Tuesday, August 21, 2012

Departure Eve

After nearly a month back in the states, we're preparing to head back to England tomorrow on a red-eye flight that will land us in Manchester at the crack of dawn.

And when I say "preparing" what I mean is: gazing at the mountain pile of clothes on the bed, letting Tyler stay up late to dig in the sand with Poppa and whisper secrets with Nanna, taking note of every single American thing we've missed and making sure to savor it (i.e. free refills on drinks at a restaurant, green road signs, the political fix from CNN, the warmth of family, the laughter of summer nights, and watching Tyler reconnect with grandmas and grandpas and aunts and uncles after two years abroad).

Today, in the car as we left the Cape Cod Potato Chip Factory, I started to cry. Not because of my all-consuming passion for potato chips, but because I had been watching our son giggle as my mother-in-law, Susan, ticked his toes. His laughter touched that part of me that spoke of the importance of watching our own children grow up connected to that web of creation that helps them exist in the first place.

And I'm going to miss it.

This isn't to say we aren't looking forward to Lesley Avenue in York, and the dozen of so children that live on our street, the kind neighbors who always seem to have something odd they no longer need and are kind enough to pass it on to the American next door (a bird feeder, a bottle of wine, a T-shirt, a Gruffalo suitcase). And we're looking forward to our last year abroad as a chance to reflect on all we've learned, the obstacles we've been facing, and the way Isaac Newton's claim about knowledge has really rung true for us. Newton once responded to someone who asked what his years of scientific research had taught him. Paraphrased, his reply was: Everything I have come to know is like a single grain of sand on the shore of knowledge.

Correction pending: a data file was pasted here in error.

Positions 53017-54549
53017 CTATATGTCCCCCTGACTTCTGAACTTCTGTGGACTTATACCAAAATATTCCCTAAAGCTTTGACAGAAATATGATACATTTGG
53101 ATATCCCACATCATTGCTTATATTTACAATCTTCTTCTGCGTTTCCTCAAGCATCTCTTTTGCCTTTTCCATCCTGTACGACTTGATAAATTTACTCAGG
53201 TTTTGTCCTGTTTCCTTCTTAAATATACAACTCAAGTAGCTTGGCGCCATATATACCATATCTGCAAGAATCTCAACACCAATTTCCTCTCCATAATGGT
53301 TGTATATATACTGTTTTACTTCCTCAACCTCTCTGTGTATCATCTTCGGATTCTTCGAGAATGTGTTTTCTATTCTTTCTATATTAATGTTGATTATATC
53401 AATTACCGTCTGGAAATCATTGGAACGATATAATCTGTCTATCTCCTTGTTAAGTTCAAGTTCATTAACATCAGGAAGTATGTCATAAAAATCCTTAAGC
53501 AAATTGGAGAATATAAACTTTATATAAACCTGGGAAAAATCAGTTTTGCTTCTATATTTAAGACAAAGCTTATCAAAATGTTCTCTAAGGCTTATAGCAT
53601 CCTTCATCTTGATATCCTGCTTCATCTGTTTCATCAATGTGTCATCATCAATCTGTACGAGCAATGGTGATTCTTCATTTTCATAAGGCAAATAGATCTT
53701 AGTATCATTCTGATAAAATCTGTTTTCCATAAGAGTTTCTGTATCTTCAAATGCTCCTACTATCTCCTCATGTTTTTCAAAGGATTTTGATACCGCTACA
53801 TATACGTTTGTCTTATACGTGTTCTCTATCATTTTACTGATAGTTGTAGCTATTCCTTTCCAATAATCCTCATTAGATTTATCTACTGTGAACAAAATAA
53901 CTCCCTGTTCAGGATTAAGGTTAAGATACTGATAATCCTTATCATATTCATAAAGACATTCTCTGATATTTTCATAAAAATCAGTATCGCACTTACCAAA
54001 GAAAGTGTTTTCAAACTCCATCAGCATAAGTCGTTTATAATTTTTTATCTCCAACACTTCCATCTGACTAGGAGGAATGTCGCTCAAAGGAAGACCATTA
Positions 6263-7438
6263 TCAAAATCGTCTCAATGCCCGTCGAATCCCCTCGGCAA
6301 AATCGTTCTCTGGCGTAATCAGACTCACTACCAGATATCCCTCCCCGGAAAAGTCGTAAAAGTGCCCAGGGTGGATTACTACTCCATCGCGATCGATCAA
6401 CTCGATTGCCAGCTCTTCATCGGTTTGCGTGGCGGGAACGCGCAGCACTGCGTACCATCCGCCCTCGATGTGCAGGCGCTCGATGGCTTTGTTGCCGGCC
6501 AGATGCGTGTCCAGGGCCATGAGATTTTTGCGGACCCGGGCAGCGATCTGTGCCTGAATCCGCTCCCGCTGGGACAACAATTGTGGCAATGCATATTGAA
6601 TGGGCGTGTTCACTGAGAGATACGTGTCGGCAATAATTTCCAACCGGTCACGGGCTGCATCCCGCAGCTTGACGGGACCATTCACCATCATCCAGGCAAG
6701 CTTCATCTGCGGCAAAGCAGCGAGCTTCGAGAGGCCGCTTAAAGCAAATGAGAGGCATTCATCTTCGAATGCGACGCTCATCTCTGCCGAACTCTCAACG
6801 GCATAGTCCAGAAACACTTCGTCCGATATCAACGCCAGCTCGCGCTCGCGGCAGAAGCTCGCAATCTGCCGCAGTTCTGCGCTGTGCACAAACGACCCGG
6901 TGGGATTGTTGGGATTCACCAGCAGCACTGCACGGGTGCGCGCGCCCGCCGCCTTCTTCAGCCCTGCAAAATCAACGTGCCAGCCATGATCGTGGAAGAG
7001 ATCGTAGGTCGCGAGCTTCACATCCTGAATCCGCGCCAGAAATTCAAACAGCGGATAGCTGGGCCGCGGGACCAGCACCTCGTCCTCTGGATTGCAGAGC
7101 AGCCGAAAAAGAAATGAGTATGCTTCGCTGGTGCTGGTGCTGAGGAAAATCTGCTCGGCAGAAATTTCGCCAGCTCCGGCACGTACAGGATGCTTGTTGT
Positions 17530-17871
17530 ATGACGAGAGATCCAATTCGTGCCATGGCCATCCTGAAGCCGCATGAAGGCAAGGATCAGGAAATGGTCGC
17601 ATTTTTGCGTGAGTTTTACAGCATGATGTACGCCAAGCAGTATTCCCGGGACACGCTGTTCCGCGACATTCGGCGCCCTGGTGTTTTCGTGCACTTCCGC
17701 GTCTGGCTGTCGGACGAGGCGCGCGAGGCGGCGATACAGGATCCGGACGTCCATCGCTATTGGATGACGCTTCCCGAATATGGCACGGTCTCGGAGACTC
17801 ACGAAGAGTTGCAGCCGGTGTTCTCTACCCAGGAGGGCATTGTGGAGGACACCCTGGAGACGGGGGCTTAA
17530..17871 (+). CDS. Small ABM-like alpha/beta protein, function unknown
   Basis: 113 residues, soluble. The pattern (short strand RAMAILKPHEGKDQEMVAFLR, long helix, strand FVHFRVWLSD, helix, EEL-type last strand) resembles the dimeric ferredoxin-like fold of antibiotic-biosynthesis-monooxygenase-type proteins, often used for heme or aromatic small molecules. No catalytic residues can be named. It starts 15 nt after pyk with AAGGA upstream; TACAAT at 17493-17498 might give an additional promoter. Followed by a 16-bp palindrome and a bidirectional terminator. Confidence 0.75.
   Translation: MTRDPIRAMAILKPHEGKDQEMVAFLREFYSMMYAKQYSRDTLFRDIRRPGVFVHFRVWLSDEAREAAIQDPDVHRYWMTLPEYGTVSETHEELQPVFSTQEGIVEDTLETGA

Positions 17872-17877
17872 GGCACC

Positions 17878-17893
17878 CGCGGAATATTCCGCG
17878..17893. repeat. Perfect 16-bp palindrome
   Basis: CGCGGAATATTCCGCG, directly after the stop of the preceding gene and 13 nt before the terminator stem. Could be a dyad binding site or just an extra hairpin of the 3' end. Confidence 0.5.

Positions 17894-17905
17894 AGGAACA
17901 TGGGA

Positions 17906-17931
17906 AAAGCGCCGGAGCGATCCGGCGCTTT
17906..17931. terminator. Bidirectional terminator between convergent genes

This time away from England has afforded not only a lovely reprieve as parents (read: our own parents and brothers and sisters have performed countless changing of the clothes with Tyler, explorations and adventures, and bedtime book-reading), but it has also bequeathed us a chance to reflect on what two years abroad with no money has taught us.

And essentially, our grain of sand is this: grace trumps everything. Grace with our son, with with one another, grace for mistakes, grace for misplanned  possibilities, grace for failures, grace for countless imperfections. England has been both beautiful and hard for us, and the synthesis of these necessities of life has been teaching us that what creates sustainability is grace.

As we embark upon the return flight tomorrow, our fourth passenger, we hope, will be grace. And if he allows Tyler to sleep for any percentage of the red-eye, that would be about the most stunning gift in the world about now. But if not, I hope to be able to redeem the way we first arrived in England two years ago: rather than a panic attack, I want to able to look out at the dawning English day and say, with faith, it's all going to be okay.